An efficient and elegant inotify (Linux filesystem activity monitor) library for Python. Python 2 and 3 compatible.
Python Ruby Shell
Clone or download
Fetching latest commit…
Cannot retrieve the latest commit at this time.

README.rst

Build_Status Coverage_Status

Overview

inotify functionality is available from the Linux kernel and allows you to register one or more directories for watching, and to simply block and wait for notification events. This is obviously far more efficient than polling one or more directories to determine if anything has changed. This is available in the Linux kernel as of version 2.6 .

We've designed this library to act as a generator. All you have to do is loop, and you'll see one event at a time and block in-between. After each cycle (all notified events were processed, or no events were received), you'll get a None. You may use this as an opportunity to perform other tasks, if your application is being primarily driven by inotify events. By default, we'll only block for one-second on queries to the kernel. This may be set to something else by passing a seconds-value into the constructor as block_duration_s.

This project is unrelated to the *PyInotify* project that existed prior to this one (this project began in 2015). That project is defunct and no longer available.

Installing

Install via pip:

$ sudo pip install inotify

Example

Code for monitoring a simple, flat path (see "Recursive Watching" for watching a hierarchical structure):

import inotify.adapters

def _main():
    i = inotify.adapters.Inotify()

    i.add_watch('/tmp')

    with open('/tmp/test_file', 'w'):
        pass

    for event in i.event_gen(yield_nones=False):
        (_, type_names, path, filename) = event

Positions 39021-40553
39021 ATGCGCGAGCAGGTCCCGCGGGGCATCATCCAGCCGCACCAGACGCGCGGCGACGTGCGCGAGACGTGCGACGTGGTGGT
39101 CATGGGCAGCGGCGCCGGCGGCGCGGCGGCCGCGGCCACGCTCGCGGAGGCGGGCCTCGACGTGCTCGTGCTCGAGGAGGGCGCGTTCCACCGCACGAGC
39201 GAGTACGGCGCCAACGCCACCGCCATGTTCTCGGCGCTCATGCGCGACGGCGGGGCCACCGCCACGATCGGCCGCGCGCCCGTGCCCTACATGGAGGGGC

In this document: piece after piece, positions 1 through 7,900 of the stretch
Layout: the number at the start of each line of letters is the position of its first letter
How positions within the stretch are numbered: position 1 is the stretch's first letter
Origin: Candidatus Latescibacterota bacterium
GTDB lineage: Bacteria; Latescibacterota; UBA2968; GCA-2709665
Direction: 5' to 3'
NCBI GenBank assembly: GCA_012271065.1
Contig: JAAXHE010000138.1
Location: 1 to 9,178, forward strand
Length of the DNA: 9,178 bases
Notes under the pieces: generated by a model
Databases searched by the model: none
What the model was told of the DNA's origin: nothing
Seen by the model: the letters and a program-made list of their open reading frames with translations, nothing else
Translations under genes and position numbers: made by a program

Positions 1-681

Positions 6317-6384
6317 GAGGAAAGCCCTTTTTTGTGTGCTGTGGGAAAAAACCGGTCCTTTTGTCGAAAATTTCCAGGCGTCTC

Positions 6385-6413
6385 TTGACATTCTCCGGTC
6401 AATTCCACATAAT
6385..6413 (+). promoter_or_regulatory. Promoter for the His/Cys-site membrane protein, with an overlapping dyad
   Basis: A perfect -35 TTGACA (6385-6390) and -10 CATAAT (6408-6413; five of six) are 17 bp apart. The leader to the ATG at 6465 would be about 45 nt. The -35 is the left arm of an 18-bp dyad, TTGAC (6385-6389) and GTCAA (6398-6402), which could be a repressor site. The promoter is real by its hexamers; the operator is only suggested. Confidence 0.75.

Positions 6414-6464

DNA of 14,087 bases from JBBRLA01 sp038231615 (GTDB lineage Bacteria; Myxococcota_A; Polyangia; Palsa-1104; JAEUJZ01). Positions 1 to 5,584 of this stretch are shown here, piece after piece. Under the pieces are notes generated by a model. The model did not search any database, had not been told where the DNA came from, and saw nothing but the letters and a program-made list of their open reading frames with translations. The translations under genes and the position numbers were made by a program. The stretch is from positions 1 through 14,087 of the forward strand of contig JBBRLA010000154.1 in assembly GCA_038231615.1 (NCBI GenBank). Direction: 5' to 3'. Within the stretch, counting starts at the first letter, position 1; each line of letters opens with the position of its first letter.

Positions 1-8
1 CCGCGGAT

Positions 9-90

print("PATH=[{}] FILENAME=[{}] EVENT_TYPES={}".format(
              path, filename, type_names))

if __name__ == '__main__':
    _main()

Output:

PATH=[/tmp] FILENAME=[test_file] EVENT_TYPES=['IN_MODIFY']
PATH=[/tmp] FILENAME=[test_file] EVENT_TYPES=['IN_OPEN']
PATH=[/tmp] FILENAME=[test_file] EVENT_TYPES=['IN_CLOSE_WRITE']
^CTraceback (most recent call last):
  File "inotify_test.py", line 18, in <module>
    _main()
  File "inotify_test.py", line 11, in _main
    for event in i.event_gen(yield_nones=False):
  File "/home/dustin/development/python/pyinotify/inotify/adapters.py", line 202, in event_gen
    events = self.__epoll.poll(block_duration_s)
KeyboardInterrupt

Note that this works quite nicely, but, in the event that you don't want to be driven by the loop, you can also provide a timeout and then even flatten the output of the generator directly to a list:

import inotify.adapters

def _main():
    i = inotify.adapters.Inotify()

    i.add_watch('/tmp')

    with open('/tmp/test_file', 'w'):
        pass

    events = i.event_gen(yield_nones=False, timeout_s=1)
    events = list(events)

    print(events)

if __name__ == '__main__':
    _main()

This will return everything that's happened since the last time you ran it (artificially formatted here):

[
    (_INOTIFY_EVENT(wd=1, mask=2, cookie=0, len=16), ['IN_MODIFY'], '/tmp', u'test_file'),
    (_INOTIFY_EVENT(wd=1, mask=32, cookie=0, len=16), ['IN_OPEN'], '/tmp', u'test_file'),
    (_INOTIFY_EVENT(wd=1, mask=8, cookie=0, len=16), ['IN_CLOSE_WRITE'], '/tmp', u'test_file')
]

Note that the event-loop will automatically register new directories to be watched, so, if you will create new directories and then potentially delete them, between calls, and are only retrieving the events in batches (like above) then you might experience issues. See the parameters for `event_gen()` for options to handle this scenario.